A Bucket of Frogs: Curiosity, Wonder, and the Theology of Science

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Tadpole by Evan Murphy. Flickr. (CC BY-NC 2.0)

When I was three, I knocked a bucket of tadpoles all over on the patio. I remember the incident very clearly, so it must have been a relatively stressful one. It all happened in the back garden of the house my parents rented while they were house hunting in the Greater Manchester area. We had just moved down from Scotland, leaving behind a house that I no longer remember which had a stream at the bottom of the garden.

153176939_4c28f0aa2f_bWe moved down south in the spring, so the tadpoles I obliterated must have been collected to educate us on where frogs came from – now that we couldn’t see them in situ every day. But a toddler’s curiosity knew no bounds. What’s in the bucket? No, what’s really inside? Or maybe I was ‘helpfully’ moving it to another place. There was a big splash, and I think I was told off briefly. It was a bit sad because I don’t remember seeing those particular tadpoles again, and I must have had to wait another year before I got my lesson on metamorphosis.

I might have been great at destroying things when I was a child (my family would probably say that I still am), but I absolutely loved those times of watching living things up close and seeing them grow and develop. One of the winning entries in last year’s British Wildlife Photography Awards was a close-up of some tadpoles. Jeanette Sakel’s picture confuses the eye with some bubbles on the surface of the water. The animals are so close-packed and speckled that they almost look like a handful of sandy seaweed. Then you see the individual bodies, eyes, and fat tails, and realise this is actually a bunch of living organisms. But how do they turn into frogs?

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Cropped from Leopard Frog Tadpole by Douglas Mills. Flickr. (CC BY-NC-ND 2.0)

Inside the tadpole’s brain are two groups of cells, each of which produces a different cocktail of hormones. One group inhibits metamorphosis, and the other promotes it. To begin with, the inhibitory hormones win but when the time is right (i.e. when the animal’s development, amount of sunlight, temperature and available food are at the right levels) the other group takes over and metamorphosis begins.

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Frog Life Cycle by Orin Zebest. Flickr. (CC BY 2.0)

Before a tadpole can become a frog, large sections of its gut, salivary glands and muscles have to die, as well as the gills. The cells in these tissues are programmed to curl up and disintegrate, and are swallowed up by a specialised kind of white blood cell. Their new legs begin as small sacs of cells on the tadpole’s body called ‘imaginal discs’ (so-called because they produce the final image of the organism). Other changes include the position of the eyes and jaw. One of my developmental biology textbooks says that ‘The nervous system is also remodelled”, which I suspect is a bit of an understatement.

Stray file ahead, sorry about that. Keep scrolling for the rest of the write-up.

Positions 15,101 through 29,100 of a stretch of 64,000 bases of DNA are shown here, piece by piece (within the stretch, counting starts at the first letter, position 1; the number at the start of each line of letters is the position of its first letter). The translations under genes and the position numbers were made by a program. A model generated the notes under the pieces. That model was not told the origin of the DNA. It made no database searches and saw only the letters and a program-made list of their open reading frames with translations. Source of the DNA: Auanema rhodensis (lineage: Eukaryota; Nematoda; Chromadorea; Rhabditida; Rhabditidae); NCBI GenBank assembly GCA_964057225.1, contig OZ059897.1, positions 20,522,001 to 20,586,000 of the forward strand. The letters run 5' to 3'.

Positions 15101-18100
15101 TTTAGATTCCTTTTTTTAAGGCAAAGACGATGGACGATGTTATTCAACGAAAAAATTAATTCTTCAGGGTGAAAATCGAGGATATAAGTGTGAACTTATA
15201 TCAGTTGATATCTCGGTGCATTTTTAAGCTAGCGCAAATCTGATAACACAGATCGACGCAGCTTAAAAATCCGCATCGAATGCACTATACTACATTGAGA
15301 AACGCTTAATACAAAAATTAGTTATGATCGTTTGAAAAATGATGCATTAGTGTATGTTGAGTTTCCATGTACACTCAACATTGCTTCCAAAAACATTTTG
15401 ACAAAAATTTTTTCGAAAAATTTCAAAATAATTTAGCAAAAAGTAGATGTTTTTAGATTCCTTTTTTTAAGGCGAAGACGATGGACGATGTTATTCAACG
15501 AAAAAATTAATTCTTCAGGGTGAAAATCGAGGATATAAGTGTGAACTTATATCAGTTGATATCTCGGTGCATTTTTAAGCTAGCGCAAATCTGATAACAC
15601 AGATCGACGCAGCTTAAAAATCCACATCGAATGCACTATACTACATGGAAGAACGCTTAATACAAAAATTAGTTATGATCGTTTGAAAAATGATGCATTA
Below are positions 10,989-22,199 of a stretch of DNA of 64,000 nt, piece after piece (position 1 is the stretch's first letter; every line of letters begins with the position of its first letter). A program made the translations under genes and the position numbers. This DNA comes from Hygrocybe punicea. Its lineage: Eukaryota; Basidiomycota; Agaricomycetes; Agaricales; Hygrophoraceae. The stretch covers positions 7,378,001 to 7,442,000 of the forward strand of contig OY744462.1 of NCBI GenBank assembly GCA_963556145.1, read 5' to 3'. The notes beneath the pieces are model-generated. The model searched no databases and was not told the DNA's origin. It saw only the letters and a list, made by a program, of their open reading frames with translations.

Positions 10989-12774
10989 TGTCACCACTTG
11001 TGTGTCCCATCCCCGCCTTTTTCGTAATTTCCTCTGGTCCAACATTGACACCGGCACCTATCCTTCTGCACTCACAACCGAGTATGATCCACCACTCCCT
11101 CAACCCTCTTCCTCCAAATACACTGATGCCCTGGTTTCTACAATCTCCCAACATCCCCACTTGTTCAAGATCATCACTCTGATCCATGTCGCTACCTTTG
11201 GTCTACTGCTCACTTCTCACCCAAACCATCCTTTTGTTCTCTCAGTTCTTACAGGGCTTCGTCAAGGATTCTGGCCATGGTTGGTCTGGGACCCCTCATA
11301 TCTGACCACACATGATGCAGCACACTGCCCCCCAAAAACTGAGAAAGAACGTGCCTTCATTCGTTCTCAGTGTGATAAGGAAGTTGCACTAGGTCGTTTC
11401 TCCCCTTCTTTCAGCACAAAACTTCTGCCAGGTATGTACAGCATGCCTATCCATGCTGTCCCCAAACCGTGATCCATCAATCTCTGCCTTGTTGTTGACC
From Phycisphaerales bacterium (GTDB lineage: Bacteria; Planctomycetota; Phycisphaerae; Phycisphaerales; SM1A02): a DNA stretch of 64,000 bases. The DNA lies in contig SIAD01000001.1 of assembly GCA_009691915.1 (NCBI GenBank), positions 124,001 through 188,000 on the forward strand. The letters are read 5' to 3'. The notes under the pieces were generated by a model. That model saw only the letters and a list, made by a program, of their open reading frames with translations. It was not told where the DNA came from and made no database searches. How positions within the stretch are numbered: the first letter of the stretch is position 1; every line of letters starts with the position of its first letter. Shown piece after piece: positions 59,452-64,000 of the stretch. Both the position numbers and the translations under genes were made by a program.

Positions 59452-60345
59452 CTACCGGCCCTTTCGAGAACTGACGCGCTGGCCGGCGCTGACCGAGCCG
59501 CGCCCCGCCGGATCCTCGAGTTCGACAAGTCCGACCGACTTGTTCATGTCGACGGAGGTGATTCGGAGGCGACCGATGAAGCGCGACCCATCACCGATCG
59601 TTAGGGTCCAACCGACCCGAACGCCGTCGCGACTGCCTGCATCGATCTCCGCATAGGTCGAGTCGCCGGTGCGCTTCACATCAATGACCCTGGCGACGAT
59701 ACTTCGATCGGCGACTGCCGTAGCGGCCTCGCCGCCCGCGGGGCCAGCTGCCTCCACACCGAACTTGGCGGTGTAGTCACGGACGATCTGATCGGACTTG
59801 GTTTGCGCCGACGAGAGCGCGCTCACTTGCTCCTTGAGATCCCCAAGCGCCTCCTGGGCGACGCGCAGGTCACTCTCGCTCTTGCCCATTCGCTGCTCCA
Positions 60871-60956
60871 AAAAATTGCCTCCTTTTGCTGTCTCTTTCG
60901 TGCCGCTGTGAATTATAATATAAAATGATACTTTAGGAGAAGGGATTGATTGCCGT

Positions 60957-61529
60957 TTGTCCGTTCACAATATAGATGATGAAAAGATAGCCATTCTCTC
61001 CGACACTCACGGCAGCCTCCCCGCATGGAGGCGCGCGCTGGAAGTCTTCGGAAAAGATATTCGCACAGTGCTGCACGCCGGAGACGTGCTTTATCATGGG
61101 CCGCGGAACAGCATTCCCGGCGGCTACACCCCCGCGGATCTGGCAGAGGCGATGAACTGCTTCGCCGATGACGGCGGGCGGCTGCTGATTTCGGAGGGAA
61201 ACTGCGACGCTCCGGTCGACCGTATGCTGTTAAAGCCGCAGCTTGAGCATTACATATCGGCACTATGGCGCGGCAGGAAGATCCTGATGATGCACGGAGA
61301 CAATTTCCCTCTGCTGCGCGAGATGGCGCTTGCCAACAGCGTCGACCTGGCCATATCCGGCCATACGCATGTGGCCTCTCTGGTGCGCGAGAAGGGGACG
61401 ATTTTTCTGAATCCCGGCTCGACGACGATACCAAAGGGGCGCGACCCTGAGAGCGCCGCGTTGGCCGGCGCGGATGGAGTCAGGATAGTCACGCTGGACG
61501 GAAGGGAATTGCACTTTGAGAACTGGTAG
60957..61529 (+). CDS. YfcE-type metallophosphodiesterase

The hormones that activate metamorphosis have different effects on different tissues. So the tail dies off, but new limbs develop and grow. The secret behind this mechanism is that each hormone binds the same kind of receptor on the outside of the cell, but on the inside, different types of cell trigger a cascade of different genes.

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Frog Eggs by Aranya Sen. Flickr. (CC BY-ND 2.0)

These layers of knowledge remove a little of the mystery of how a tadpole turns into a frog. My curiosity is a little more satisfied than when I was nearly three, but there is plenty more to discover. How is the nervous system remodelled? How does light trigger the hormones? What would happen if you kept tadpoles in the dark? (I’m not suggesting that anyone should try this at home.) These few details also reveal the cleverness of the process. Metamorphosis is surprisingly common in the animal kingdom, but it is amazingly complex. How is this an efficient way to grow up? Or is efficiency not the most important thing for an animal?

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Tadpoles by draelab. Flickr. (CC BY-NC 2.0)

Scientists are essentially grown-ups who are still very much in touch with their inner two year-old. They refuse to stop asking questions, even when finding an answer becomes decidedly more awkward than opening a textbook. This site features a whole range of scientists who are also people of faith, and their beliefs in that area also drive their questioning. They believe God created the world (through a process that took hundreds of millions of years) and that the purpose of the things he made is to make him famous. So Christians, of all people, should be investigating what goes on around them and asking questions that respect the integrity and complexity of the things they find. This basic theology of science serves many of us in the scientific community very well, and is at least part of what keeps us looking into buckets of frogs – that is, until some ignorant or uncoordinated two year-old comes and knocks them over.

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Ruth Bancewicz, © Nigel Bovey

Ruth Bancewicz is a Senior Research Associate at The Faraday Institute for Science and Religion, where she works on the positive interaction between science and faith. After studying Genetics at Aberdeen University, she completed a PhD at Edinburgh University. She spent two years as a part-time postdoctoral researcher at the Wellcome Trust Centre for Cell Biology at Edinburgh University, while also working as the Development Officer for Christians in Science. Ruth arrived at The Faraday Institute in 2006, and is currently a trustee of Christians in Science.

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